7
Dec
2009
Feature: Jordan's Movie Quest
Jordan's Movie Quest: The Year 2006
Jordan
With the year winding down, my movie quest through the last decade must draw to a conclusion. At this point, my lists are all completed (with the exception of 2009, which I am still compiling over the next few weeks) and what is left is the actual writing of each. So, without further ado, here are my top ten of 2006, with a little summary of each:

10. The Queen- The death of Princess Diana has become one of the largest historical moments in our lifetime (especially if you ask any of the number of author's or documentarians who have profited off her demise). Stephen Frear's film focuses on how Queen Elizabeth (Helen Mirren, in an Oscar-winning role) dealt with that death, and more importantly, how she dealt with the public perception of her own reaction. Assuming it is best to hide her grief, Queen Elizabeth and her family remain sequestered in Balmoral, yet newly elected Prime Minister Tony Blair (Michael Sheen) struggles to convince her that her people need her presence. The ensuing tug of war is played out with all of the subtlety one would expect of British Royalty, and the film's most important and meaningful moments are those in which Elizabeth feels the world changing around her, and silently begins to adjust to a new era. Filled with dry wit and a surprising amount of compassion, The Queen exists both as a study on one woman and on the way that times change and eras end, whether or not we want them to.

9. Casino Royale- Forty years and 21 movies in, the James Bond franchise decided to reboot, and in the process created the freshest, fastest, most exciting installment in years. Newly recruited 007 (Daniel Craig) is dispatched to prevent Le Chiffre (Mads Mikkelsen) from winning a high stakes poker game that would get him out of debt with some of the world's most nefarious terrorist organizations. Along for the ride are Vesper Lynd (Eva Green), a British accountant with a dark past, Felix Leiter (Jeffrey Wright), an ally within the CIA, and Rene Mathis (Giancarlo Gianini) one of Bond's contacts. Craig infuses his Bond with a roguish sensibility and a penchant for overt violence, making him a large step apart from previous portrayals, but beneath the surface, the James Bond he will become lies awaiting to emerge. Thoughtful, tense, funny, and action packed, Casino Royale put the franchise's best foot forward to welcome Daniel Craig aboard.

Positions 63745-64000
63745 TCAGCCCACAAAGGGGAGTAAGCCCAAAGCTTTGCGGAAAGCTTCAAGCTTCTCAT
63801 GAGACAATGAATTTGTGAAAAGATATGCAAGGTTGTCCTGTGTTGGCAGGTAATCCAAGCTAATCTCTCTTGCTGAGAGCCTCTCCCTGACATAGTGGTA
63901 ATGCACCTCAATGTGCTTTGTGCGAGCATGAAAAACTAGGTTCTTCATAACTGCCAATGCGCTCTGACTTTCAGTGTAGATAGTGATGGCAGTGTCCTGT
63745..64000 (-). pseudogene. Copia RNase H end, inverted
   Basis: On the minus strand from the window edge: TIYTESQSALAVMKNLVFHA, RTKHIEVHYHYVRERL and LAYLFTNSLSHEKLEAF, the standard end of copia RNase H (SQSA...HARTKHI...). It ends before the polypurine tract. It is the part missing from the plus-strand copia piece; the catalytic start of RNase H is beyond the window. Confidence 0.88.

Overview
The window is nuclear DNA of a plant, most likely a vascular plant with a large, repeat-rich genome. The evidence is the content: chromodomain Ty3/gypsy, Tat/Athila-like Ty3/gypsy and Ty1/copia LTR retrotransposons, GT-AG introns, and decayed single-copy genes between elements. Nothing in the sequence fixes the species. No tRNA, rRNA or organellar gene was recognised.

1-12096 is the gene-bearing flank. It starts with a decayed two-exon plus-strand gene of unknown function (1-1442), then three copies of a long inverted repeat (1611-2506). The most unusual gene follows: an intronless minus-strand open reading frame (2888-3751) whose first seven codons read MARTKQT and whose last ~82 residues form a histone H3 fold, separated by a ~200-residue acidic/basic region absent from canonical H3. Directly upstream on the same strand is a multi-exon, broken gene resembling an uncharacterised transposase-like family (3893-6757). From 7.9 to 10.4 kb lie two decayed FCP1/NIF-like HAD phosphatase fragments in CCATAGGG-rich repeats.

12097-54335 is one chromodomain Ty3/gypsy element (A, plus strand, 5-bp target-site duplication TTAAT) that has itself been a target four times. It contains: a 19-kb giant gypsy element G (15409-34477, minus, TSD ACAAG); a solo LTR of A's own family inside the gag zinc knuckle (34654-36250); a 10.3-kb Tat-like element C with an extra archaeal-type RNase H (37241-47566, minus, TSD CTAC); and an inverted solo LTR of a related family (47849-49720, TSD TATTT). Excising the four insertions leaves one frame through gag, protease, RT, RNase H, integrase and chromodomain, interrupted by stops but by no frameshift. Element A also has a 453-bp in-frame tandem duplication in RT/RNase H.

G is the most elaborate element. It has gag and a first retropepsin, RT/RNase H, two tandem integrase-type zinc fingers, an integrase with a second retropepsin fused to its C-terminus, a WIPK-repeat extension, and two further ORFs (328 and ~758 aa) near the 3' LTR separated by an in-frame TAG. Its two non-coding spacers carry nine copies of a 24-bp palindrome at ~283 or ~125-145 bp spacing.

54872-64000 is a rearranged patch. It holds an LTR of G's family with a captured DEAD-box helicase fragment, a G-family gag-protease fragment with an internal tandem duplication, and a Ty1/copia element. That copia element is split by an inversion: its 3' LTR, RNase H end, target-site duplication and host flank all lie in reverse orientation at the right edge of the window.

8. The Devil and Daniel Johnston-Director Jeff Feuerzeig uses an extraordinary amount of footage recorded by Johnston himself and new interviews with those who know him to plumb the depths of the tortured soul at this documentary's center. Daniel Johnston is a manic depressive whose songwriting chops are far too often outweighed by periods of madness, violence, and institutionalization. As the film tracks his ascent in the Texas music world, his brief brush with fame, and his inevitable fall from grace, it provides an excellent mixture of the artist's own views on his art, his loves, his life and the world at large with the crushing realities that he must do battle with on a daily basis to simply stay alive, much less to create the music that he does.

7. The Prestige-Robert Angier (Hugh Jackman) and Alfred Borden (Christian Bale) begin their careers as assistant's working for an expert magician, each trying to one up the other to prove himself the better magic man. As the years progress their rivalry becomes more bitter, obsessive, and dangerous as each man learns exactly how much he will have to sacrifice in order to be the best possible magician. Directed by Christopher Nolan (who co-wrote the script with his brother Johnathan), and co-starring Michael Caine, Scarlett Johansson, and David Bowie, The Prestige is complex, probing, and incredibly complex, but comes together perfectly in its examination of how far obsession can drive us, and what we are willing to give up to get what we desire.

6. Little Miss Sunshine- When little Olive Hoover (Abigail Breslin) gets into the finals of a beauty pageant, her family is determined to get her there and give her a chance to make her dreams comes true. Setting off in an old VW bus that barely runs, the family encounters many obstacles, including each other, as they race to get to California. Along for the ride are Olive's father Richard (Greg Kinnear), a failed motivational speaker who is convinced he can make it to the top by following his own advice, her grandfather Edwin (Alan Arkin, who won Best Supporting Actor for the role), a heroin addicted misanthrope, her brother Dwayne (Paul Dano) who has taken a Nietzsche inspired vow of silence, her uncle Frank (Steve Carell), a suicidal gay academic whose pretensions match his cynicism, and her mother Sheryl (Toni Collette) who is just struggling to hold her family together. As broadly funny as it is deeply introspective, Little Miss Sunshine presents us with a dysfunctional family of fully formed characters, and asks us to open ourselves up enough to love each of them for who they are.